Cheri Moyers lives downtown. For her, it can be a scary, dangerous place.
Moyers, a professional singer, real estate agent and former publisher of the New Bern franchise of The Coffee News, is also a force to be reckoned with.
Her failing eyesight has left her legally blind, and getting around downtown, especially crossing downtown’s busy streets, is a dangerous thing.
She, along with other sight-impaired people (and perhaps every other pedestrian in downtown New Bern) have noticed a lack of pedestrian signals.
Moyers is leading a project to encourage the city to install pedestrian signals at about 10 downtown intersections, at a cost of $1,200-$1,300 per crosswalk (with each intersection having three to four crosswalks … $37,500 to $50,000 in all).
Downtown New Bern provides painted crosswalks at its intersections, but not crosswalk signals. The signals Moyer would like to have installed provide visual information for pedestrians, with added tactile and auditory information for people with vision problems.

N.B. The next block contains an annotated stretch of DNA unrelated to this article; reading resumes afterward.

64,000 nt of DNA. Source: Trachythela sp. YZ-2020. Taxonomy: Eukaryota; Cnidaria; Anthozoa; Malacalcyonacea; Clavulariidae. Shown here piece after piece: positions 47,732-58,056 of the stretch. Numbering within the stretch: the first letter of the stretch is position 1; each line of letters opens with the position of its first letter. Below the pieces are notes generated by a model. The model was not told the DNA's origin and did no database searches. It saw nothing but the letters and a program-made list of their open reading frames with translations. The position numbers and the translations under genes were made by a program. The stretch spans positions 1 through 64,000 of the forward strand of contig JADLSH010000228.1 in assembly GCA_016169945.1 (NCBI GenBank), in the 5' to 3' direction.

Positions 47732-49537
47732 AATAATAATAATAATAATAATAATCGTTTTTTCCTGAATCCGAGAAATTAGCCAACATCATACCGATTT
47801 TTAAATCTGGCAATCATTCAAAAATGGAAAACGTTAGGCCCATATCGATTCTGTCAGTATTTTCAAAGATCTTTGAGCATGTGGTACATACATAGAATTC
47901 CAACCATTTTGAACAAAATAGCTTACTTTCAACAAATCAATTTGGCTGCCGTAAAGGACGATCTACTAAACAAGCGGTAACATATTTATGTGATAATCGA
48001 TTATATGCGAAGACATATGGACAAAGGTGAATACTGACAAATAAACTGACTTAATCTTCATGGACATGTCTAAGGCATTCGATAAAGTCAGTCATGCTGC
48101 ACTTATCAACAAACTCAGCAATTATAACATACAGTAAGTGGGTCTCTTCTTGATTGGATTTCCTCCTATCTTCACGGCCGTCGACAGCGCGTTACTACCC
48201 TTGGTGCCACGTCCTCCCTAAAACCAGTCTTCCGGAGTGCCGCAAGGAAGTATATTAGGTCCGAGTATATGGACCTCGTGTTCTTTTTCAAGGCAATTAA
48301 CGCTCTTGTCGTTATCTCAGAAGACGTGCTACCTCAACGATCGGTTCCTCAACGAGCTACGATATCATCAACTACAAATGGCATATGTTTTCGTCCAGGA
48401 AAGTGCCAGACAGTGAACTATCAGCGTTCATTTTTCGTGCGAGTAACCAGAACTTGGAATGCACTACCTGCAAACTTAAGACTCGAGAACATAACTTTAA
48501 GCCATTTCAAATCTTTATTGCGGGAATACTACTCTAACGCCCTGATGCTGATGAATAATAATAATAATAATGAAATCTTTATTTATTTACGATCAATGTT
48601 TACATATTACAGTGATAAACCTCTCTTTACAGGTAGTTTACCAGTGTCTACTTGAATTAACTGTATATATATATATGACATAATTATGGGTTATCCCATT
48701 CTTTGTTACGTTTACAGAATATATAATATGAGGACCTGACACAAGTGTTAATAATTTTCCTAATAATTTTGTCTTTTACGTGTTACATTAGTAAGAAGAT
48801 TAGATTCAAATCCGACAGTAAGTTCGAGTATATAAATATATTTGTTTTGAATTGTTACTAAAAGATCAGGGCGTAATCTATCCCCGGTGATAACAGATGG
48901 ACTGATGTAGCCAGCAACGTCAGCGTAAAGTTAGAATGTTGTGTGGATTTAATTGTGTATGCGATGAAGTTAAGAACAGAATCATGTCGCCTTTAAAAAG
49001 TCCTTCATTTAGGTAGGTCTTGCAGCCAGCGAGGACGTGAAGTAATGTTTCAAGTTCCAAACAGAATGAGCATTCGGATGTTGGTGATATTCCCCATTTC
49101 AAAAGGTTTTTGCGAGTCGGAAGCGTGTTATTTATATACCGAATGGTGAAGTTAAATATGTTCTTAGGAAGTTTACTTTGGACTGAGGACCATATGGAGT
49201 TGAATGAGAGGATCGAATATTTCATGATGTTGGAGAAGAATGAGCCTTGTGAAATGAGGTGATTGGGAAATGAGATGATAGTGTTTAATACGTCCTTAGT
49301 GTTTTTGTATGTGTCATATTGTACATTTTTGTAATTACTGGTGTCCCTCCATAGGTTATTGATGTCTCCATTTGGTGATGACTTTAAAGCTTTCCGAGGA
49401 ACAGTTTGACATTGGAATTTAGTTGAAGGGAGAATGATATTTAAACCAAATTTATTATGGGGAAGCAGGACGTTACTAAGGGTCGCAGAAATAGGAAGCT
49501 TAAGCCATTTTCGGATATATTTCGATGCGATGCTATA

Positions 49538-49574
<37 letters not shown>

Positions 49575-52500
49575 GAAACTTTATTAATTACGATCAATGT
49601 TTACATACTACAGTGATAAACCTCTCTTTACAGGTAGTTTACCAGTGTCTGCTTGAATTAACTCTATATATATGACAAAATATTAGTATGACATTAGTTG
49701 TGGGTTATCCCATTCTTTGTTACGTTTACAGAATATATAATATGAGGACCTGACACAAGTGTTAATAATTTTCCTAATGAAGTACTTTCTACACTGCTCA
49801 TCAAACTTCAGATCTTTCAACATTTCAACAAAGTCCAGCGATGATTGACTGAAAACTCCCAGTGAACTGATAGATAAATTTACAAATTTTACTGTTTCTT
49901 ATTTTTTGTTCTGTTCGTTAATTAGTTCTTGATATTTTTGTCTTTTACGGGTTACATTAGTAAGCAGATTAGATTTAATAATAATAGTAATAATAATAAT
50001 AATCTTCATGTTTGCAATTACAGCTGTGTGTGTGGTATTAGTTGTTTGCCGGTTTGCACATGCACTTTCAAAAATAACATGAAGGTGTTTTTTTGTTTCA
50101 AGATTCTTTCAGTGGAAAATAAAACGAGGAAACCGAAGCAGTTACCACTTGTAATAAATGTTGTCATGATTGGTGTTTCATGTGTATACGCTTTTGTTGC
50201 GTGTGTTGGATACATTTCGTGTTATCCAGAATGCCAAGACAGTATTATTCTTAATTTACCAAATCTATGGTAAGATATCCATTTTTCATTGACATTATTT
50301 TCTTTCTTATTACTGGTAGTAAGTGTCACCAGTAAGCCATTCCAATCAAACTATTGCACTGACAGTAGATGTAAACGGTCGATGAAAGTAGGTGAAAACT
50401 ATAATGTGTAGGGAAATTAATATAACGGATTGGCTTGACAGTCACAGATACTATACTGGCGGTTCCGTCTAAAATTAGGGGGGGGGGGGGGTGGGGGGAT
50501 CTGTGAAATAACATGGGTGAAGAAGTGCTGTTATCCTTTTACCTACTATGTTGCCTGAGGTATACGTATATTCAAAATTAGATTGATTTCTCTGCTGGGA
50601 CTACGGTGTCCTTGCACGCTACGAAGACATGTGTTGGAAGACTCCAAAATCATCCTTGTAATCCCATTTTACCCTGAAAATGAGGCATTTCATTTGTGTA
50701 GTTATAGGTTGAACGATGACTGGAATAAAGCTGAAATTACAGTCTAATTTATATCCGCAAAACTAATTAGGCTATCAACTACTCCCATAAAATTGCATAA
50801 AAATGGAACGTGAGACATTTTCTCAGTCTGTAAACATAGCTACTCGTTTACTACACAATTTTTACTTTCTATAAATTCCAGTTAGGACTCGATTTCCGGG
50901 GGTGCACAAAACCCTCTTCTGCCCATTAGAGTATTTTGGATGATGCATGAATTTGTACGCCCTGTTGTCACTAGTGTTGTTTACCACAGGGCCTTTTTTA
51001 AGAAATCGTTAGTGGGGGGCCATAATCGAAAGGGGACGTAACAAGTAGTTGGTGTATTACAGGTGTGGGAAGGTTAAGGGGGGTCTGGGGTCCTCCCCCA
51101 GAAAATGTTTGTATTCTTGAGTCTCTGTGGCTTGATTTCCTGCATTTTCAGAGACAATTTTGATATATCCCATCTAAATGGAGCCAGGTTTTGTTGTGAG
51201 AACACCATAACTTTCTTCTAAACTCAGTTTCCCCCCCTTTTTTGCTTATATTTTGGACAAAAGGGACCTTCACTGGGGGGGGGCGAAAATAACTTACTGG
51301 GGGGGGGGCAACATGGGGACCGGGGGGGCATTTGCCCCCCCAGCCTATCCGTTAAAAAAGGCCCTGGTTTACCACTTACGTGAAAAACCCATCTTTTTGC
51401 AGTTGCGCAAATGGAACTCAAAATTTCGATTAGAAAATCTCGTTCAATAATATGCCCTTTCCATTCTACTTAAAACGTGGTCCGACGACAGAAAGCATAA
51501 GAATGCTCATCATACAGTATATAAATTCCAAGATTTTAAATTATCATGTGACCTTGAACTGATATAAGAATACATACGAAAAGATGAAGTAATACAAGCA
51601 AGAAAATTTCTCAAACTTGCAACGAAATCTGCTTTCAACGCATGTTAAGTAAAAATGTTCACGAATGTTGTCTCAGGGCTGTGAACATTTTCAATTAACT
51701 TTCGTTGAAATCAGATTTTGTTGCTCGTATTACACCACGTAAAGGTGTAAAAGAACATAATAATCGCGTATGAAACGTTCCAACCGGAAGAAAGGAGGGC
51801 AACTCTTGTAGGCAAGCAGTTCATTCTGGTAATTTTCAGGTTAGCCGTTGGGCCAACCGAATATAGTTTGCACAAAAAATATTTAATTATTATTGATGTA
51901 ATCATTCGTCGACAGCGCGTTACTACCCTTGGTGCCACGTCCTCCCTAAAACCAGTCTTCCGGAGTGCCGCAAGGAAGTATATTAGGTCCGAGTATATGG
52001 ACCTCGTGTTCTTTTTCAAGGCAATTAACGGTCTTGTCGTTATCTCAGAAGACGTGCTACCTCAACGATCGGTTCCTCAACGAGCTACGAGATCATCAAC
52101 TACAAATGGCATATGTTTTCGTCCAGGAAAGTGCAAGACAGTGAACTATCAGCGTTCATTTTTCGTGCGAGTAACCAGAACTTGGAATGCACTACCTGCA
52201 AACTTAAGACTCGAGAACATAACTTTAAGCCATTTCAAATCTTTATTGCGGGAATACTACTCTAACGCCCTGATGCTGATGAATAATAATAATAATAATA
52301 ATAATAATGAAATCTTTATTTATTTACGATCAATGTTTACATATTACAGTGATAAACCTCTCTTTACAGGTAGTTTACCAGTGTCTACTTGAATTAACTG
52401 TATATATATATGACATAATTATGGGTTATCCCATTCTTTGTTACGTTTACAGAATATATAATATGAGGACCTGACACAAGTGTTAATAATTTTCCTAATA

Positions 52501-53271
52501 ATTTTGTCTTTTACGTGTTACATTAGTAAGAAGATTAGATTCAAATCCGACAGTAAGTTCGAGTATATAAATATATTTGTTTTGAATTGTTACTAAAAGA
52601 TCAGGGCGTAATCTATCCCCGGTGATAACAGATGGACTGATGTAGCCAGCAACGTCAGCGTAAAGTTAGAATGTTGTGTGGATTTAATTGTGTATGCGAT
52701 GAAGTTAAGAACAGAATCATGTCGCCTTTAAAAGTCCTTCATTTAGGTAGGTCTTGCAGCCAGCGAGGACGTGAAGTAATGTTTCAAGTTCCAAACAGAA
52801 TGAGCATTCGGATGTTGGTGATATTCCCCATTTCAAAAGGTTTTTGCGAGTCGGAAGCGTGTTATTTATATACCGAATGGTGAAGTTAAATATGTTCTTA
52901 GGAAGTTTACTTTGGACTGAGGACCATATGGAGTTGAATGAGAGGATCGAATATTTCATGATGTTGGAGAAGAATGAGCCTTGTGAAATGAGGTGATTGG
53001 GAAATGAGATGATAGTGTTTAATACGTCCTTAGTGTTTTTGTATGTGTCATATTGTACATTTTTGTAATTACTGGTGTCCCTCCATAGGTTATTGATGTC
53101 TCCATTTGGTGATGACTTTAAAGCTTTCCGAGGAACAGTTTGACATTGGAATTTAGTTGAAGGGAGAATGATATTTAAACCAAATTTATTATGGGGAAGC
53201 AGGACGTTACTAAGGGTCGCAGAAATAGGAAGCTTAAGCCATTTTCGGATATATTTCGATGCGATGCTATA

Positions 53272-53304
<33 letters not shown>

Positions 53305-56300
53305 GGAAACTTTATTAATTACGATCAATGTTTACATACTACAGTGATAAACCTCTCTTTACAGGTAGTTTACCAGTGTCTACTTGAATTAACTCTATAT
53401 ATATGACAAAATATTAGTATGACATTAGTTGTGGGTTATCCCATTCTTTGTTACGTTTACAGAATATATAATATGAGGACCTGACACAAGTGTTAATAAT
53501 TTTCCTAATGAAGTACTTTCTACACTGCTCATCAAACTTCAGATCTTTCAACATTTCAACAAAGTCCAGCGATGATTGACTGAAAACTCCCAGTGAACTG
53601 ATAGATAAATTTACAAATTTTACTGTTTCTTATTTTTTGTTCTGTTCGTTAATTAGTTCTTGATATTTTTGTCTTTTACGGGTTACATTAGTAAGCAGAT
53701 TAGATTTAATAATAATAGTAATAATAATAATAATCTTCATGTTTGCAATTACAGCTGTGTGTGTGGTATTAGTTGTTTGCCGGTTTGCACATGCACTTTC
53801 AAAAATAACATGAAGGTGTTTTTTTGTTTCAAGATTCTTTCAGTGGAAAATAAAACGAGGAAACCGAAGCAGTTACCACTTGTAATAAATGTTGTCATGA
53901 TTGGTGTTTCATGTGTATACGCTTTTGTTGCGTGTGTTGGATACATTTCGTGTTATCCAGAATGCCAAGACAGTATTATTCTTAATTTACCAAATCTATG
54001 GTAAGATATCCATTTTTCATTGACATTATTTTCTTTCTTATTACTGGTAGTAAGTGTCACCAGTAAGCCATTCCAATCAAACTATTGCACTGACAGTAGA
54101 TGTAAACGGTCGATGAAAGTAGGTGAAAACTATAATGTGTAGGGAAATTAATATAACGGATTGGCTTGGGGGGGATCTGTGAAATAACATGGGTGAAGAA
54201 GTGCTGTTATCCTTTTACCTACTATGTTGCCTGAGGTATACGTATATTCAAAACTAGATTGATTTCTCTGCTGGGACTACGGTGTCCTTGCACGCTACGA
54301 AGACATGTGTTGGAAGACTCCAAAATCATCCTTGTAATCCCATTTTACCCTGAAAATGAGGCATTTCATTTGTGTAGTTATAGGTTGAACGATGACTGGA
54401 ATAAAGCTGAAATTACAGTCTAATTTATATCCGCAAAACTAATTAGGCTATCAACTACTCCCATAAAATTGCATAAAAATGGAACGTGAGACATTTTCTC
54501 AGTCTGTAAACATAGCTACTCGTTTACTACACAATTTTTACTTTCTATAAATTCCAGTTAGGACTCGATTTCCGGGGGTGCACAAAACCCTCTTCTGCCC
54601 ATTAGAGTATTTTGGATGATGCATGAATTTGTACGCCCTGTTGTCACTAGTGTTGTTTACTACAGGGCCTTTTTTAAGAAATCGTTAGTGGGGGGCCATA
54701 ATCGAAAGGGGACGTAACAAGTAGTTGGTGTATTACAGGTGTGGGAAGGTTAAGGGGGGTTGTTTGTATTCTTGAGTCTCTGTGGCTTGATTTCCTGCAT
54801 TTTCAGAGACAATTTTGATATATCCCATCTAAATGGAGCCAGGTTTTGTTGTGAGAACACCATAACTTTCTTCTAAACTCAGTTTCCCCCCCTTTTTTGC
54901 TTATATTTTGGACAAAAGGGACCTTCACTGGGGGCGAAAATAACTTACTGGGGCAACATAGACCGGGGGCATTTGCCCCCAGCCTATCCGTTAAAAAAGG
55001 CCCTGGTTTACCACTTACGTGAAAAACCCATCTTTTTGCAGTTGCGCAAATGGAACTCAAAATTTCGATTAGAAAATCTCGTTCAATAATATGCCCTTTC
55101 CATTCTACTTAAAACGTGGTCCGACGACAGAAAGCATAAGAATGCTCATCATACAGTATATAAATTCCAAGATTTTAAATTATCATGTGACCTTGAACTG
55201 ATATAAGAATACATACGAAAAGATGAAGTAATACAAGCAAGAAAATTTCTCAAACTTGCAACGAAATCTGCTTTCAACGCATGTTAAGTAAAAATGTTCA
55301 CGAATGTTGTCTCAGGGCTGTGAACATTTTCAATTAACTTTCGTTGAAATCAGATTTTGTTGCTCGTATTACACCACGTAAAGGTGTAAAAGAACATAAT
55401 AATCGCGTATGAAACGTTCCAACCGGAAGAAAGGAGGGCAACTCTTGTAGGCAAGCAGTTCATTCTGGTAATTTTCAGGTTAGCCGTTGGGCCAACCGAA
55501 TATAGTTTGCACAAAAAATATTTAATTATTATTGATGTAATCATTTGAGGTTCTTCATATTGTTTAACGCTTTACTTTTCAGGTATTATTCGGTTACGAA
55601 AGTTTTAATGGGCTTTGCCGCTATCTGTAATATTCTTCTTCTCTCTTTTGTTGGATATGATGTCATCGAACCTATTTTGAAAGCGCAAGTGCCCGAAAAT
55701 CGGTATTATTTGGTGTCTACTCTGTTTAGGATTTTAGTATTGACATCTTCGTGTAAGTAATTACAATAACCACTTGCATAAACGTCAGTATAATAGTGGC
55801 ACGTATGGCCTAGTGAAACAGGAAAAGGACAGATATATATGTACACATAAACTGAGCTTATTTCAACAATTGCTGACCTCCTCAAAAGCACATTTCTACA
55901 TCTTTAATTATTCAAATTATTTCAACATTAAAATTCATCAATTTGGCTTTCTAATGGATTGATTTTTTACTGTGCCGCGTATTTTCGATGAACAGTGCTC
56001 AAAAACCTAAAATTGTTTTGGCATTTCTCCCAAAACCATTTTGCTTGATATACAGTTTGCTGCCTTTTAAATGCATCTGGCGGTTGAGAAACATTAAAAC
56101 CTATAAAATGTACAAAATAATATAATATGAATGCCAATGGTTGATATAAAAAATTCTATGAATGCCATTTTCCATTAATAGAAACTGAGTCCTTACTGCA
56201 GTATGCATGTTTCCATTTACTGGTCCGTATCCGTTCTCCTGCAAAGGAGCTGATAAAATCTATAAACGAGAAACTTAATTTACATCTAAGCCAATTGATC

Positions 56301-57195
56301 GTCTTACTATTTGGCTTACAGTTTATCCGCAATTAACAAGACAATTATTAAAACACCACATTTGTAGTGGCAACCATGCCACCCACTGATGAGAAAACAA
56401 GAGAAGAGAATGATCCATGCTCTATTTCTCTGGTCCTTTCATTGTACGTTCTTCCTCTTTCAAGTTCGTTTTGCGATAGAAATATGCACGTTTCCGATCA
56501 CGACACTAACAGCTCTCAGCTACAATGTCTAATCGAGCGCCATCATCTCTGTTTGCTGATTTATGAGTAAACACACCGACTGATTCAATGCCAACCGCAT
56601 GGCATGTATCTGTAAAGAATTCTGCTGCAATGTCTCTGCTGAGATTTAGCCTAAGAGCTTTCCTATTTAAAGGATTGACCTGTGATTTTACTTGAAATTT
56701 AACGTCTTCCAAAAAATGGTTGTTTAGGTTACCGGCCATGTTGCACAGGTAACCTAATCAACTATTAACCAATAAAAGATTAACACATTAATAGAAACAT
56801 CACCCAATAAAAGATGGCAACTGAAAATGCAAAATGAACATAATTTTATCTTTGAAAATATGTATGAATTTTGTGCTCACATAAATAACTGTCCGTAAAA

For example, specific placement of the control buttons point the direction a blind person must walk to stay within the crosswalk. A gentle beeping sound, which increases in decibels when surrounding noise increases, provides blind people help finding the traffic signal button. An arrow embossed into the button vibrates when it is time to walk for people with both eyesight and hearing impairment. And an audible device provides blind people information about the intersection and how much time remains before the light turns red.
Such a system would be useful to all pedestrians , said a David Ayres of Polara, a company that provides accessible pedestrian signals.
He said accessible signals may become a requirement in the future as cities replace aging or broken pedestrian signals or adjust traffic signal timing.
New Bern aldermen listened to Cheri Moyers’ presentation but took no action.
Moyers brought a friend to the meeting, a mother who is also suffering from declining vision who, like Moyers, lives just blocks from City Hall.
“It’s definitely a scary thing waiting at a crosswalk for a safe crossing,” she said.